Allan J. Favish is an attorney in Los Angeles.  His website is www.allanfavish.com.  James Fernald and Mr. Favish have co-authored a book about what might happen if the government ran Disneyland, entitled "Fireworks! If the Government Ran the Fairest Kingdom of Them All (A Very Unauthorized Fantasy).

On December 9, 2019, the United States Department of Justice released a PDF version of its report by Inspector General Michael Horowitz on the Foreign Intelligence Surveillance Act warrant applications against Carter Page, who had been a foreign policy adviser to then-presidential candidate Donald Trump.  The IG Report contains several curiosities that deserve further explanation.  Some background information is necessary to understand these curiosities.

You will see that

1) the FBI and DOJ appear to have deliberately and knowingly failed to monitor a British court case in which they knew that former British intelligence agent Christopher Steele, a defendant in the case, would be making statements regarding his so-called “dossier” that could affect the accuracy of the warrant applications,

2) the FBI and DOJ failed to tell the FISA Court in their June 2017 warrant application that Steele had admitted in the British court case that part of his “dossier” was unverified,

3) in a letter purporting to tell the FISA Court about material omissions from the warrant applications, the DOJ failed to tell the FISA Court about the omission from the June 2017 warrant application of Steele’s admission that part of his “dossier” was unverified,

4) the IG failed to tell the public about Steele’s admission that part of his “dossier” was unverified, and

5) the IG failed to tell the public about the DOJ’s failure in its letter to the FISA Court, to report the omission of Steele’s admission about part of his “dossier” being unverified.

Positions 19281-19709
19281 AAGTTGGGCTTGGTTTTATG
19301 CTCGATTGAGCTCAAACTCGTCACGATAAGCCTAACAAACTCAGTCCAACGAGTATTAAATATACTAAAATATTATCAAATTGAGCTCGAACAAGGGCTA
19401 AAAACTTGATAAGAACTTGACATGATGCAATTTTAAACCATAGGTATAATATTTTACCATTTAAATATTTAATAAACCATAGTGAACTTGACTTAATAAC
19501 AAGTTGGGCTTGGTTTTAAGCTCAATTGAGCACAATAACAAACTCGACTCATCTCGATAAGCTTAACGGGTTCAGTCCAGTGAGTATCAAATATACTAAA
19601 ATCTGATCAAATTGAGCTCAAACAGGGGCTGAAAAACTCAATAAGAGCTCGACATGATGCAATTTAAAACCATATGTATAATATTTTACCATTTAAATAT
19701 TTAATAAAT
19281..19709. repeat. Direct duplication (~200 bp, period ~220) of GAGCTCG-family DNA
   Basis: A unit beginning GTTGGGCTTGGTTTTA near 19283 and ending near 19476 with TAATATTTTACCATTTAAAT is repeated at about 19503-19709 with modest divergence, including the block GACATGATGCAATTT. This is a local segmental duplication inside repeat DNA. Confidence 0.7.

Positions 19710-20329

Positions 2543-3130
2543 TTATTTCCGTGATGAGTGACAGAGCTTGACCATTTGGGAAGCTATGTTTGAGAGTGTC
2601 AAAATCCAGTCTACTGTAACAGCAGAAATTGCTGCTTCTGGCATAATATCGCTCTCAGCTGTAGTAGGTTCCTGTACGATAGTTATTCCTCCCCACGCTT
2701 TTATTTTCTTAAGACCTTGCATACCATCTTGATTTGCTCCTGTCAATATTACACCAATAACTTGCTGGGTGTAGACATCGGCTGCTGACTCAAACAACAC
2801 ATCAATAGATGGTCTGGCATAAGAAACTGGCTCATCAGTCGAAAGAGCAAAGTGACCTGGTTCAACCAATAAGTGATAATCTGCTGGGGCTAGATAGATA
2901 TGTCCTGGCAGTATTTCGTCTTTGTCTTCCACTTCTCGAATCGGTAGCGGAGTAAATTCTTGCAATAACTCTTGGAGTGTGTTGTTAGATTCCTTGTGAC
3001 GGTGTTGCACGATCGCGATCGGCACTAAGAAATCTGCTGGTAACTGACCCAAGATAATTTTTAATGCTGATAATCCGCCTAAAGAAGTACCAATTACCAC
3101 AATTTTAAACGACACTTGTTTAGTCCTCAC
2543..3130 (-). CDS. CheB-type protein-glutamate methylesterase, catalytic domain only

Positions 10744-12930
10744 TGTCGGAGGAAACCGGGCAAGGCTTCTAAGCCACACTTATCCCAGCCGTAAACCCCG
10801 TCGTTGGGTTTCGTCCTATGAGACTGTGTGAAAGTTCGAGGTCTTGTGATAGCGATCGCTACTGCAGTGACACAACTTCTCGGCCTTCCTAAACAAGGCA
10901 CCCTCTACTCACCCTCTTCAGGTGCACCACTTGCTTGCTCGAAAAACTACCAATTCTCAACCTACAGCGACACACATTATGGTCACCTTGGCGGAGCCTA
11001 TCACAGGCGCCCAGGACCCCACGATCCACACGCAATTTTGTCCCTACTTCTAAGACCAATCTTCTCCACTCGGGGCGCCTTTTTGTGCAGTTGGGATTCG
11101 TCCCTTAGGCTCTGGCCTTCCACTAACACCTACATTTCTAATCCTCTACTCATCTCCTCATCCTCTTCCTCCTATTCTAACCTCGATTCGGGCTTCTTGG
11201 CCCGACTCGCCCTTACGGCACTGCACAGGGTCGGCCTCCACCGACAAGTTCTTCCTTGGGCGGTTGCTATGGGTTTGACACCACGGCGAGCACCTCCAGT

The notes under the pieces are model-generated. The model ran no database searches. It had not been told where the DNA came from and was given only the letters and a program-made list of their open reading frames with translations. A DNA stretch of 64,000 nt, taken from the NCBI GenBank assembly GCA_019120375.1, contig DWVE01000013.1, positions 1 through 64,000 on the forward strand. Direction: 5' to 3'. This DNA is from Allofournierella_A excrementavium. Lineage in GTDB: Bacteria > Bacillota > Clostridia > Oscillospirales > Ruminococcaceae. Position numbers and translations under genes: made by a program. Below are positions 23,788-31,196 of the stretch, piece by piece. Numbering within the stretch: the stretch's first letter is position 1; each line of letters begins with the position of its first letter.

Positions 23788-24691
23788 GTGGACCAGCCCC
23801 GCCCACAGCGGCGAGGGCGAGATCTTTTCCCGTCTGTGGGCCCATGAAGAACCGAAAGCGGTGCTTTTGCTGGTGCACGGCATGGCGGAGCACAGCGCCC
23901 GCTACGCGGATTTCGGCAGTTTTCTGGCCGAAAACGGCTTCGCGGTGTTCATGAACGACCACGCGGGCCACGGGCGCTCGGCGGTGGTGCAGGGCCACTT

The June 2017 warrant application begins on PDF page 292 of this file, with the title “VERIFIED APPLICATION.”

Steele’s “dossier” was published by Buzzfeed in January 2017.  The “dossier” is a 35-page collection of separate “Company Intelligence Reports” which are dated at the end of each Report.  On pages 34-35 of the “dossier” is the last Report, dated “13 December 2016.”

On October 4, 2017, Senator Charles Grassley (R-IA), then chairman of the United States Senate Committee on the Judiciary, sent a letter to FBI Director Christopher Wray, with a copy to Senator Diane Feinstein (D-CA), enclosing two documents from Steele that he filed in a British court case involving the “dossier.”  PDF page 4 of the letter and attachments is the initial page of an April 2017 document entitled “Defence,” which is like an Answer that is filed in American courts in response to a Complaint.  PDF page 11 is the initial page of a May 2017 document entitled “Defendants’ Response to Claimants’ Request for Further Information Pursuant to CPR Part 18.”  This document is like the responses to written questions, called interrogatories, that parties can serve on each other in American courts.  On PDF page 17 of this document Steele states that the “13 December 2016” portion of his “dossier,” which he calls the “December memorandum,” was “unverified.”  On PDF page 18 of this document Steele states that he shared some of his information with the press in September 2016.

In my August 11, 2018 article at AT entitled Declassified: Did Rosenstein Make False Statements to the FISA Judge?, I explained that former Deputy United States Attorney General Rod Rosenstein approved the June 2017 warrant application to continue spying on Page.  This application was the third renewal of the application that was first granted in October 2016.  Also, Rosenstein and the others who approved the application, which was based on Steele’s “dossier,” failed to tell the FISA Court what Steele admitted about his “dossier” a few weeks earlier in the British court case.

Steele’s responses to the requests for information in the British court case were relevant to the warrant applications for at least two reasons.  First, as set forth at PDF pages 39, 141-144, and 278-280 of the IG Report, Steele stated in those answers that he disclosed some of his information with the press in September 2016, which was the opposite of what Rosenstein and others stated in the June 2017 warrant application.  Moreover, although Steele was not under any instruction from the FBI to refrain from disclosing his information to the press in September 2016, the FBI said that Steele told them he did not disclose his information to the press in September 2016.